THE YUCATAN CHANNEL
The Yucatan Channel is the stretch of 100 miles between the eastern most point of the Yucatan peninsula of Mexico and the western tip of Cuba (Cabo San Antonio).
This short pass makes the only sea link between the Gulf of Mexico and the Caribbean Sea, that is why this area has such strong currents (the gulf stream) that have to be watched for, but also it is the passage of all shipping, that goes from the southern Caribbean to the Gulf of Mexico.
The famous Gulf Stream runs through the Yucatan Channel usually from south to north at approximately 1 to 6 knots depending on the time of year and weather. The current conditions are reported daily so check for velocity and direction on the weather and current forecast before heading for the channel.
Weather and currents can be looked up at http://www.passageweather.com
From late fall to winter and spring, the winds can blow strong 10 to 20 knots from the east or north. In the spring and summer, usually less strong wins (5 to 15 knots) and is also the time when tropical storms begin to make their way here, so cruisers should be more aware of current weather forecasts.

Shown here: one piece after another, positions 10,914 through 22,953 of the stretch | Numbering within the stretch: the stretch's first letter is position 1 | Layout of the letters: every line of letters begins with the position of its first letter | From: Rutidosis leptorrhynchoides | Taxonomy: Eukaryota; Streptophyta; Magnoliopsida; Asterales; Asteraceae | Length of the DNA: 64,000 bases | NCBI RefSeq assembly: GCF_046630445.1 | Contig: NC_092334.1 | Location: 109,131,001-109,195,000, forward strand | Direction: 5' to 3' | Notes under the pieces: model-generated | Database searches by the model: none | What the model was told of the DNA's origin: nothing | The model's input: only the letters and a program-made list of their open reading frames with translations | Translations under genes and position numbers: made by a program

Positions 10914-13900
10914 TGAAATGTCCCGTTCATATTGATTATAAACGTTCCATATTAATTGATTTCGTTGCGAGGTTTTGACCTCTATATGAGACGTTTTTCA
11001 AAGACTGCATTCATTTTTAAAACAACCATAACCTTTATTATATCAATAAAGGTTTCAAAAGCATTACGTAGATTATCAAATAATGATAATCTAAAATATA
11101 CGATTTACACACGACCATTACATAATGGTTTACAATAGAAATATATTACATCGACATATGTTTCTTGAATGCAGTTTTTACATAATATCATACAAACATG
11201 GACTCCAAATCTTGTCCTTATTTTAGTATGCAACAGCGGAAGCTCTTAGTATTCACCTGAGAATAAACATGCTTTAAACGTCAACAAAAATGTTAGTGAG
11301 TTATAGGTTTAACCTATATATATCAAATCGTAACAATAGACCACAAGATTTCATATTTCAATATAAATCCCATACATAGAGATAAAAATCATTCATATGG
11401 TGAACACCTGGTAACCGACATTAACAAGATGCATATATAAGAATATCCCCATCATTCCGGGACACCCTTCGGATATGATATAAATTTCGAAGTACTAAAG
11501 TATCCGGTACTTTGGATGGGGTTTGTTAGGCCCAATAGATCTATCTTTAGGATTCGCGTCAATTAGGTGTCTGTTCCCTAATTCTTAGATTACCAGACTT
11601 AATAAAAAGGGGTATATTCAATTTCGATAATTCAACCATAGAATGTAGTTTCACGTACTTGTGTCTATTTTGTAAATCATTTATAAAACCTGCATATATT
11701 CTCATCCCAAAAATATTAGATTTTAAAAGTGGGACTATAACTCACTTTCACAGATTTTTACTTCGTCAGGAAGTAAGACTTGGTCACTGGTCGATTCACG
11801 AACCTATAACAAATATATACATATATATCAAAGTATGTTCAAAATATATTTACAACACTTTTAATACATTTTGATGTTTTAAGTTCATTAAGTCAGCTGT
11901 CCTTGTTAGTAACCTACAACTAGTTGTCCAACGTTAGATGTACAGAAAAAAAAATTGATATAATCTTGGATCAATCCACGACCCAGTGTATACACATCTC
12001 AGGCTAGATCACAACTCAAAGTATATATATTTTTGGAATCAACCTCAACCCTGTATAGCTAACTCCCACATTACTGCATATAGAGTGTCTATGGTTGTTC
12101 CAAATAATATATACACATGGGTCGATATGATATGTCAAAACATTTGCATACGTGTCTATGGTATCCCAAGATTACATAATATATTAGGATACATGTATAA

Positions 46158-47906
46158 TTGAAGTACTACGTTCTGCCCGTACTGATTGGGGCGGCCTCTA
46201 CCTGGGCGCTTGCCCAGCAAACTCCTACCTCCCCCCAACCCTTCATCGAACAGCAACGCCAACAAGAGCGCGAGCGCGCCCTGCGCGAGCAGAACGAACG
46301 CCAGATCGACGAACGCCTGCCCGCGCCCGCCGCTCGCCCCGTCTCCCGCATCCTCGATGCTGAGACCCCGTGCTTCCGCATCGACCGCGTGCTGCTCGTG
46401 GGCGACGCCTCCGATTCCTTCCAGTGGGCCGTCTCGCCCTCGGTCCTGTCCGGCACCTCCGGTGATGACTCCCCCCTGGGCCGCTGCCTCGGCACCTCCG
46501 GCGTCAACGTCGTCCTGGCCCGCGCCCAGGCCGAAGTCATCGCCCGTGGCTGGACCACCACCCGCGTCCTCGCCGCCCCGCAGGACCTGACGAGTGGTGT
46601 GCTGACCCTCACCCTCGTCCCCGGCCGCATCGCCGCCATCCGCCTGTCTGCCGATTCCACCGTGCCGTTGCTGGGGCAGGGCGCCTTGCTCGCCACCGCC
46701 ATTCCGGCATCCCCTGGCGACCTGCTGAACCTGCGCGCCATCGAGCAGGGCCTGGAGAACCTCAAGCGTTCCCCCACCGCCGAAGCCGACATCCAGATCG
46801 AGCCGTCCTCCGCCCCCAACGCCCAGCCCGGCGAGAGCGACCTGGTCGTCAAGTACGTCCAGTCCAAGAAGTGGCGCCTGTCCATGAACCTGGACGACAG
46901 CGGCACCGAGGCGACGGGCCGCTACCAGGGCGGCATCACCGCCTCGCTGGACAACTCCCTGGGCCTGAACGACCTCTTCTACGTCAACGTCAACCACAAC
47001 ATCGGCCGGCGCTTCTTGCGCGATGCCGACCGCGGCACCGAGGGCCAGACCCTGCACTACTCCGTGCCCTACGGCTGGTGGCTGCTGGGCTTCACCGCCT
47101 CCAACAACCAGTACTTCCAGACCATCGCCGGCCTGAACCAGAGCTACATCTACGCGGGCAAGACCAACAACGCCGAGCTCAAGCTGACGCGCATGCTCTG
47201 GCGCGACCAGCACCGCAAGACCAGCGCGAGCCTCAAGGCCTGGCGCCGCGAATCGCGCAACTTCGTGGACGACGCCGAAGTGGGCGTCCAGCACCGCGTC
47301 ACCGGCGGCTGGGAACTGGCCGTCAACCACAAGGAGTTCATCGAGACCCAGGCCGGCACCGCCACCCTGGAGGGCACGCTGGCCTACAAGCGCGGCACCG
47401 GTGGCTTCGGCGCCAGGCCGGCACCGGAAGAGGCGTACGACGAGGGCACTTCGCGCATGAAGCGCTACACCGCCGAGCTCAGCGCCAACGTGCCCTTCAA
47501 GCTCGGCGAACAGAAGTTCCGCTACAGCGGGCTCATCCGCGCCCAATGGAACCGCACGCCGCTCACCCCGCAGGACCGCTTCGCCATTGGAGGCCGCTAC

ONCE AGAIN – INFORMATION PROVIDED NEEDS TO BE CONFIRMED AS IT IS NOT CONSIDERED CURRENT.
(Isla Mujeres has been a very good hurricane hole) The most common months for tropical weather in this area are August and September.
. . . . . . Cruisers come here because of the island’s convenient location as a jumping-off point, because it’s not far from the fabled Mayan ruins at Tulum, Uxmal, Coba, and Chichén Itzá, and because you can find almost anything in Isla in the way of food and provisions.
There’s a well-stocked supermercado and, for those wanting to load up in a more serious way, a 20-minute ferry ride to Cancún puts you within a bus ride of Wal-Mart and Sam’s Club. The island has three marinas, one of which is a full-service operation where one can leave a boat in the water or on the hard, and have work done at competitive prices. In fact, Puerto Isla Mujeres Resort and Yacht Club has the only Travellift between here and Panama — a good thing to know.